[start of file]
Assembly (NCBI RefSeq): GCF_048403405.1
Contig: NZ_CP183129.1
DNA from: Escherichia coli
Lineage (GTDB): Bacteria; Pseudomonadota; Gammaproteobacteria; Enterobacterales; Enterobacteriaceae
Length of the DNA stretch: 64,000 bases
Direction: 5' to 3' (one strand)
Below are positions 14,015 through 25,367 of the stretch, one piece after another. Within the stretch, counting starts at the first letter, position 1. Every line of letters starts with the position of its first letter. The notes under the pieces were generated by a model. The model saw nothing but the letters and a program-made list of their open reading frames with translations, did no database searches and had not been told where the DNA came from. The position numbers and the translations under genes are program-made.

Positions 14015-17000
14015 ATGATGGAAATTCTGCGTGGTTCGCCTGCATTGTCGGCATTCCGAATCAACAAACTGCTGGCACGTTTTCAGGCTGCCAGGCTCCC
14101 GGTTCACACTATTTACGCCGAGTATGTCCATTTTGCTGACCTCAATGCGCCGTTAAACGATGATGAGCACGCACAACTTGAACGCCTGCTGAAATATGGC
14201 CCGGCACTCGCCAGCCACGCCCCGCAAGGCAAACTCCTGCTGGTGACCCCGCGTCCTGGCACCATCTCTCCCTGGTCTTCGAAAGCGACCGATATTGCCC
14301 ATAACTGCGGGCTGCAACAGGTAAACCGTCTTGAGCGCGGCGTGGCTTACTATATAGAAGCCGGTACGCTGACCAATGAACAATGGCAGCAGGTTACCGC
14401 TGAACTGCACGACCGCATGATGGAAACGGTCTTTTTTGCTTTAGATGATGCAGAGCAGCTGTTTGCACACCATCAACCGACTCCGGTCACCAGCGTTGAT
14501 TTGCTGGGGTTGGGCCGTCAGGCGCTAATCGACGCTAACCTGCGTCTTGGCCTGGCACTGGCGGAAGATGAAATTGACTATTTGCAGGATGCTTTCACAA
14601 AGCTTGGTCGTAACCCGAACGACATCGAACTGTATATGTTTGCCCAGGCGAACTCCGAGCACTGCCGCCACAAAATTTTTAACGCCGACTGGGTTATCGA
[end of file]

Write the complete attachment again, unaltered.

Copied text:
Assembly (NCBI RefSeq): GCF_048403405.1
Contig: NZ_CP183129.1
DNA from: Escherichia coli
Lineage (GTDB): Bacteria; Pseudomonadota; Gammaproteobacteria; Enterobacterales; Enterobacteriaceae
Length of the DNA stretch: 64,000 bases
Direction: 5' to 3' (one strand)
Below are positions 14,015 through 25,367 of the stretch, one piece after another. Within the stretch, counting starts at the first letter, position 1. Every line of letters starts with the position of its first letter. The notes under the pieces were generated by a model. The model saw nothing but the letters and a program-made list of their open reading frames with translations, did no database searches and had not been told where the DNA came from. The position numbers and the translations under genes are program-made.

Positions 14015-17000
14015 ATGATGGAAATTCTGCGTGGTTCGCCTGCATTGTCGGCATTCCGAATCAACAAACTGCTGGCACGTTTTCAGGCTGCCAGGCTCCC
14101 GGTTCACACTATTTACGCCGAGTATGTCCATTTTGCTGACCTCAATGCGCCGTTAAACGATGATGAGCACGCACAACTTGAACGCCTGCTGAAATATGGC
14201 CCGGCACTCGCCAGCCACGCCCCGCAAGGCAAACTCCTGCTGGTGACCCCGCGTCCTGGCACCATCTCTCCCTGGTCTTCGAAAGCGACCGATATTGCCC
14301 ATAACTGCGGGCTGCAACAGGTAAACCGTCTTGAGCGCGGCGTGGCTTACTATATAGAAGCCGGTACGCTGACCAATGAACAATGGCAGCAGGTTACCGC
14401 TGAACTGCACGACCGCATGATGGAAACGGTCTTTTTTGCTTTAGATGATGCAGAGCAGCTGTTTGCACACCATCAACCGACTCCGGTCACCAGCGTTGAT
14501 TTGCTGGGGTTGGGCCGTCAGGCGCTAATCGACGCTAACCTGCGTCTTGGCCTGGCACTGGCGGAAGATGAAATTGACTATTTGCAGGATGCTTTCACAA
14601 AGCTTGGTCGTAACCCGAACGACATCGAACTGTATATGTTTGCCCAGGCGAACTCCGAGCACTGCCGCCACAAAATTTTTAACGCCGACTGGGTTATCGA